•  A plate – An impression of the teeth is used to make a plate. This plate covers the roof of your mouth and is clipped on to your teeth. This plate will improve comfort and stop the gum from growing back over the tooth again. This is worn for 10 days and is easily removed.
  • Bracket and chain – A small bracket is glued to the tooth. Attached to this is a chain that your orthodontist can use to pull the tooth into the correct position. The chain is usually stitched out of the way but it is quite delicate and therefore important to be careful when eating for the first few weeks after surgery.
  • A pack – Sometimes a pack made from gauze soaked in antiseptic is stitched in place to keep the gum from covering the tooth again. It is normally removed after a week to ten days. If the pack comes loose you should contact the department.

What happens afterwards?

Before leaving the department to go home you will be given an advice sheet with aftercare instructions. A nurse will go through these instructions with you and your parent or guardian.

Any medications required will also be explained at this time. Follow up appointments will be made. You will be advised to refrain from education or work for between 2- 7 days depending on the individual.

Should you require further advice on the issues contained in this leaflet, please do not hesitate to contact the Maxillo-facial Department on (tel no:) 01482 674406

General Advice and Consent

Most of your questions should have been answered by this leaflet, but remember that this is only a starting point for discussion with the healthcare team.

Consent to treatment

Before any doctor, nurse or therapist examines or treats you, they must seek your consent or permission. In order to make a decision, you need to have information from health professionals about the treatment or investigation which is being offered to you. You should always ask them more questions if you do not understand or if you want more information.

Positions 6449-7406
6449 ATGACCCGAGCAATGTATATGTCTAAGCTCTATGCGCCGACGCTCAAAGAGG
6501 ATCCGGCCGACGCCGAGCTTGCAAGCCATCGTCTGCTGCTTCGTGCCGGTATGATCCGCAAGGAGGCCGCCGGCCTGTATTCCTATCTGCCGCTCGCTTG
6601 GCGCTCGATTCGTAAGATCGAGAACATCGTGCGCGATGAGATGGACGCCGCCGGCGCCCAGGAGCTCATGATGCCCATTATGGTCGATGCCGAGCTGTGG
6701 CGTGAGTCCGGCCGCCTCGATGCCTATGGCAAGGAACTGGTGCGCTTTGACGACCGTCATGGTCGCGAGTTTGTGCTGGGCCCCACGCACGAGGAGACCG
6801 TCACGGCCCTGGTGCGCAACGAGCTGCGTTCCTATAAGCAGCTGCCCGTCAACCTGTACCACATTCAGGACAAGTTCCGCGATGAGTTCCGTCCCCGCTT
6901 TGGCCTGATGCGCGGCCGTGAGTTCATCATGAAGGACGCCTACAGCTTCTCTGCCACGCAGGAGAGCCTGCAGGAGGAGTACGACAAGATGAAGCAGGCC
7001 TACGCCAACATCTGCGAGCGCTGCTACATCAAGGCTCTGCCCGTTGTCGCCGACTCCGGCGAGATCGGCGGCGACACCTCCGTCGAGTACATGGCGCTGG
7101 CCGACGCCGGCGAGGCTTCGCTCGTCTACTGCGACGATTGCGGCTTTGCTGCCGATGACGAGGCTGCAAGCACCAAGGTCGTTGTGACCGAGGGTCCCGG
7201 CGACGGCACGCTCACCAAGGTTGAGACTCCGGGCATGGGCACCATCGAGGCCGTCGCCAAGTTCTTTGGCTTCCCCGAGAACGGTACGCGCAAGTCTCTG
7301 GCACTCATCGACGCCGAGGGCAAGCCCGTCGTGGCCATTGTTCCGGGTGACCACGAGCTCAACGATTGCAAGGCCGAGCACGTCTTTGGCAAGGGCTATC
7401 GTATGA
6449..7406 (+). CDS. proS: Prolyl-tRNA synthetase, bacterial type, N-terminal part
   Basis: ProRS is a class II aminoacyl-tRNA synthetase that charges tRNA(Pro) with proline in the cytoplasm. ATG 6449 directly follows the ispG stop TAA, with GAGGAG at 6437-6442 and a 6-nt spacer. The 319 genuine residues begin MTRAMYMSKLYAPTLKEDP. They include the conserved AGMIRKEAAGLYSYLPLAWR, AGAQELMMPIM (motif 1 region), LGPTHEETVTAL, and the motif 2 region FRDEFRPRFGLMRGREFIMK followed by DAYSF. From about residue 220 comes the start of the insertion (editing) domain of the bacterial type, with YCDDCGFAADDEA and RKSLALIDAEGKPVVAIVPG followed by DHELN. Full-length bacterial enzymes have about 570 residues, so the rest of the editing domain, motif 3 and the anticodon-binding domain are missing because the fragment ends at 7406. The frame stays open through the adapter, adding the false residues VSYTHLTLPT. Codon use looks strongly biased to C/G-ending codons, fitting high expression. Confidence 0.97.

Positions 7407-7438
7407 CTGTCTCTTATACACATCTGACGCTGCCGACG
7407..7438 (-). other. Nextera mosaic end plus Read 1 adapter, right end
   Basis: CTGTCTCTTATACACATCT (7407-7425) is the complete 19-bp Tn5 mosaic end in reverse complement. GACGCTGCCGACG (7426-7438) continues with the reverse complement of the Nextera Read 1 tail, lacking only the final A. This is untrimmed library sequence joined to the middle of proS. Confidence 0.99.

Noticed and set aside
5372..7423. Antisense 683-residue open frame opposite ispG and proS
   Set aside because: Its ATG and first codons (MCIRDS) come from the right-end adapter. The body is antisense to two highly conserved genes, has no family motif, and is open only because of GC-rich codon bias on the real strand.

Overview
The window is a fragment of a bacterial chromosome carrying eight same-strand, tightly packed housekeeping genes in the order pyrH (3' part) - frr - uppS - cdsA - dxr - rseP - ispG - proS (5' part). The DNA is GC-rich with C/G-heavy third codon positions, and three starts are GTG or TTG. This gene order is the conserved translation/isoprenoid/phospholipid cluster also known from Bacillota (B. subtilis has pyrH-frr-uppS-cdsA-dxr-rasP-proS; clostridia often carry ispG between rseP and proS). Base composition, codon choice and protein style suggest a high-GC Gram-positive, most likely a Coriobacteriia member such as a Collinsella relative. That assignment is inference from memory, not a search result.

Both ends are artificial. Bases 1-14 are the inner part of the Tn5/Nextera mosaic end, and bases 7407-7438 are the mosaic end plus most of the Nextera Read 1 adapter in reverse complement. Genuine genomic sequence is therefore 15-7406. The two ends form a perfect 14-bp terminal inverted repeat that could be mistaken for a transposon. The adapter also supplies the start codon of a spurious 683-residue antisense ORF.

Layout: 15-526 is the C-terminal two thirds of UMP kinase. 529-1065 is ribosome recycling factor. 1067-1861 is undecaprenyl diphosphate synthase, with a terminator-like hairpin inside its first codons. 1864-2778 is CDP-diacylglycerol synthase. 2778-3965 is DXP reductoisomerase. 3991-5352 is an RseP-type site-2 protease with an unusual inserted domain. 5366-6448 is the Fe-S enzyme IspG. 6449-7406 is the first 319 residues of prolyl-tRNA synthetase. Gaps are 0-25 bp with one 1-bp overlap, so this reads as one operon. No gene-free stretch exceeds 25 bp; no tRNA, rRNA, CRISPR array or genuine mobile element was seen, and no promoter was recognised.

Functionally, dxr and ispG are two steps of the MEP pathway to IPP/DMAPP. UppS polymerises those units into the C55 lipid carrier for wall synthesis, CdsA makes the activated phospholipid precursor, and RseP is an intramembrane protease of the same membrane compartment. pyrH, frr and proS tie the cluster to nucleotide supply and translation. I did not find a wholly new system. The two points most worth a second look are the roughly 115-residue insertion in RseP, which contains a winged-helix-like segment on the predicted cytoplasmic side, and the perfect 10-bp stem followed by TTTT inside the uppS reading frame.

The information you receive should be about your condition, the alternatives available to you, and whether it carries risks as well as the benefits. What is important is that your consent is genuine or valid. That means:

  • you must be able to give your consent
  • you must be given enough information to enable you to make a decision
  • you must be acting under your own free will and not under the strong influence of another person

Information about you

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We may pass on relevant information to other health organisations that provide you with care. All information is treated as strictly confidential and is not given to anyone who does not need it. If you have any concerns please ask your doctor, or the person caring for you.

Under the General Data Protection Regulation and the Data Protection Act 2018 we are responsible for maintaining the confidentiality of any information we hold about you. For further information visit the following page: Confidential Information about You.